“Beth Winkelstein has become one of our most essential leaders of teaching, learning, and student life,” said Pritchett, “since she began her tenure as vice provost for education five years ago. Her insight and energy enhance every part of our campus. She leads both undergraduate and graduate education, collaborating with deans, faculty leaders, and the Office of the Vice Provost for University Life, as well as the Council of Undergraduate Deans, Council of Graduate Deans, Graduate Council of the Faculties, and Council of Professional Master’s Degree Deans.
“As deputy provost, she will continue this invaluable work while working closely with me to better integrate and expand our educational initiatives, especially by incorporating new technologies, new ways of teaching, and additional supports for faculty and students that advance our core priorities of innovation, impact, and inclusion,” Pritchett said. “As we enter this new and challenging phase of Penn history, Beth is the perfect person to help us chart the landscape ahead.”
Drawing on her experience as a former Penn undergraduate, Winkelstein has been a dynamic leader of initiatives to enhance undergraduate student life, especially the new Penn First Plus program, which provides targeted support for first-generation and/or low-income students, and the dedicated Second-Year Experience, which offers enhanced programs for second-year students to accompany Penn’s new second-year housing requirement. She has at the same time been a vital advocate for graduate and professional students, overseeing the Graduate Student Center and Family Center, while advancing a series of initiatives to improve every aspect of support for students’ academic progress, professional advancement, and work-life balance. Her leadership spans such key areas as College Houses and Academic Services, New Student Orientation, the Center for Undergraduate Research and Fellowships, and the Office of Student Conduct. And that leadership has been especially critical for the Online Learning Initiative and the Center for Teaching and Learning, in these recent months when that work has become central to Penn’s educational efforts.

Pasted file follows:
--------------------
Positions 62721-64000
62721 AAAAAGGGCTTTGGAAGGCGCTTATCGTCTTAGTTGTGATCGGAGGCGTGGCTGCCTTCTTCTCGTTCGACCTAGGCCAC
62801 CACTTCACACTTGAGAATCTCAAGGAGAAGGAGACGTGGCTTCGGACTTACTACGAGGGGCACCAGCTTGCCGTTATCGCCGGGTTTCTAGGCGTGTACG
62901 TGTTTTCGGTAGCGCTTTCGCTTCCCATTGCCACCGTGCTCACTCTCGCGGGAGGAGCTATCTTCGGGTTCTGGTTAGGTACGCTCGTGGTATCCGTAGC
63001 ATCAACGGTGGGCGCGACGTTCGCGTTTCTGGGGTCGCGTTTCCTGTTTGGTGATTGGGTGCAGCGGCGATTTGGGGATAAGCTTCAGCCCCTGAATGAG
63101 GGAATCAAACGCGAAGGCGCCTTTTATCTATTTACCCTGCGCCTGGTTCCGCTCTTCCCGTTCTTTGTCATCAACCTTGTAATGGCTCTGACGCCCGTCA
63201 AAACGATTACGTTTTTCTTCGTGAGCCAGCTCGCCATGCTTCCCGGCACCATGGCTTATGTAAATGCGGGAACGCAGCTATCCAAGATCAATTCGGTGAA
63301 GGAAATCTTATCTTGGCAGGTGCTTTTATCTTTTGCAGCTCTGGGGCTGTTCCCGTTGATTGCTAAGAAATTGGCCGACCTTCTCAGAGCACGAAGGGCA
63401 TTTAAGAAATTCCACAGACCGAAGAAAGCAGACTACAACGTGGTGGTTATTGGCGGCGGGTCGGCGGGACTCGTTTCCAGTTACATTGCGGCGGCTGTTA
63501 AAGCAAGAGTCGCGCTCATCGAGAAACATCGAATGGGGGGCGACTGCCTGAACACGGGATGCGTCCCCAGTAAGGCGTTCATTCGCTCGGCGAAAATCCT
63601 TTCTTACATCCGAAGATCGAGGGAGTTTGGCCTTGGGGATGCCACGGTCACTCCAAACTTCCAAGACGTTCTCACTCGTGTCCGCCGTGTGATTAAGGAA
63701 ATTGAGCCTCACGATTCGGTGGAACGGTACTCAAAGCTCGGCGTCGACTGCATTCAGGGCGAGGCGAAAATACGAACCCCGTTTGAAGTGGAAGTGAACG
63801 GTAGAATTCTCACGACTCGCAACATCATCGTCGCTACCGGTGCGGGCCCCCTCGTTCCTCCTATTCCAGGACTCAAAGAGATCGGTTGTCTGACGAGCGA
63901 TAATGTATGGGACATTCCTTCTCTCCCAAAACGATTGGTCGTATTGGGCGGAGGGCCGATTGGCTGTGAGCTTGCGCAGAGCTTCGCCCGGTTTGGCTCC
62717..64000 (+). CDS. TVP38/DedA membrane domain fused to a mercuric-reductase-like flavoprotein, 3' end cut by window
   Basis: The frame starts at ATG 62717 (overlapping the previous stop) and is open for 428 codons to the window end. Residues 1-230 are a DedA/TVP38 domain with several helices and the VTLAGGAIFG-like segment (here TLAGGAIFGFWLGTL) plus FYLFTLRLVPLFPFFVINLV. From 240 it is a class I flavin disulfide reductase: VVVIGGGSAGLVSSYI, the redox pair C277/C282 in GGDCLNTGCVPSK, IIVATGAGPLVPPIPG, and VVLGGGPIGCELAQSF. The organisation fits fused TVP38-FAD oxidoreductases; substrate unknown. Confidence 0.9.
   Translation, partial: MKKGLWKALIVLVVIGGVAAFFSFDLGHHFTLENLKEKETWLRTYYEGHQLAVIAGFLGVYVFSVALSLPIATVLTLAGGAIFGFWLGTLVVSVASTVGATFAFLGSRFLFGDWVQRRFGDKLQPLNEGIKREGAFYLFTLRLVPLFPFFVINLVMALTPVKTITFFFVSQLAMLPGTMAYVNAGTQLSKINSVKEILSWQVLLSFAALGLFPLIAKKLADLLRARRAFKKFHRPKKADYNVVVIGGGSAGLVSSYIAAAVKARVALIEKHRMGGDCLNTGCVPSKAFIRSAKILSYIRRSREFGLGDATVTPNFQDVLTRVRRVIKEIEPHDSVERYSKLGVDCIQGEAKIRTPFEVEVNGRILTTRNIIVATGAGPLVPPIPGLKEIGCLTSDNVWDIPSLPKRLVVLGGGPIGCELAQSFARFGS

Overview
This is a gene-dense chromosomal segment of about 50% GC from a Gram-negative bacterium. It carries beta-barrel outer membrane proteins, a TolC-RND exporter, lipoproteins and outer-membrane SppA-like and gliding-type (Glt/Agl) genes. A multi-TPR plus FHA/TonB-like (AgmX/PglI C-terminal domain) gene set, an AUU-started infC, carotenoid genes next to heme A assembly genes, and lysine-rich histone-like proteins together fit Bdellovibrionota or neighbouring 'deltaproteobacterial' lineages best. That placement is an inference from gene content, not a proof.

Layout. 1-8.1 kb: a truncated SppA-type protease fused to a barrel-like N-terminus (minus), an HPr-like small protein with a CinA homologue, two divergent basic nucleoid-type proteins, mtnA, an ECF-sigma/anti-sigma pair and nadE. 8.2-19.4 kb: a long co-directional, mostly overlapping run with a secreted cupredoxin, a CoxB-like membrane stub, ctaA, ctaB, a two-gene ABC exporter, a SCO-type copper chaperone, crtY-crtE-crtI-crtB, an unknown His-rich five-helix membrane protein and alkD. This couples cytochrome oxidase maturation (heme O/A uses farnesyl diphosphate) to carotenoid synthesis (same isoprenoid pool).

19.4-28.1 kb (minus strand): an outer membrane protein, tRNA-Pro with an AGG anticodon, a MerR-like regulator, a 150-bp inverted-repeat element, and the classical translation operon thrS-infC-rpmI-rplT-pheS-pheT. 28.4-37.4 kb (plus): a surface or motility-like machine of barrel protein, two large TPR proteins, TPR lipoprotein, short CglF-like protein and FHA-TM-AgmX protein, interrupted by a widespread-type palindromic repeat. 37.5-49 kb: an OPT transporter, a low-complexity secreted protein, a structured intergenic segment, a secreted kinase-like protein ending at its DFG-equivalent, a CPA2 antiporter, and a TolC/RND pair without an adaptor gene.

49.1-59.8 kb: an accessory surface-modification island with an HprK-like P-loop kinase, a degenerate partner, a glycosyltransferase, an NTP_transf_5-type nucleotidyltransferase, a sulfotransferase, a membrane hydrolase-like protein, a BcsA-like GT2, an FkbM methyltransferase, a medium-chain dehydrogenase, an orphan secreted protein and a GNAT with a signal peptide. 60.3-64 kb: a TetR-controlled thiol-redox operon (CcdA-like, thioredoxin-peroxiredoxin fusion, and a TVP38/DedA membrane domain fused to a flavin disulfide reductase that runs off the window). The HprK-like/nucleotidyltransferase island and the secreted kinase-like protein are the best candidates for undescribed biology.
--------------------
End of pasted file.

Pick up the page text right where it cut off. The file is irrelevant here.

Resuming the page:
Winkelstein’s leadership is based in her deep knowledge of and appreciation for the University, as well as her own scholarly and research distinction. She has taught in the Bioengineering Department in the School of Engineering and Applied Science since 2002, becoming in that time one of the world’s leading innovators in research on new treatments for spine and other joint injuries. Appointed two years ago as the Eduardo D. Glandt President’s Distinguished Professor, she continues to lead her pioneering Spine Pain Research Lab, mentor students and postdocs, and serve as co-editor of the Journal of Biomechanical Engineering. Among her many professional honors, she is a Fellow of the Biomedical Engineering Society and the American Society of Mechanical Engineering and was elected to the American Institute for Medical and Biological Engineering and the World Council of Biomechanics.
Winkelstein earned a Ph.D. in bioengineering from Duke University and a B.S.E. cum laude in bioengineering from Penn as a Benjamin Franklin Scholar.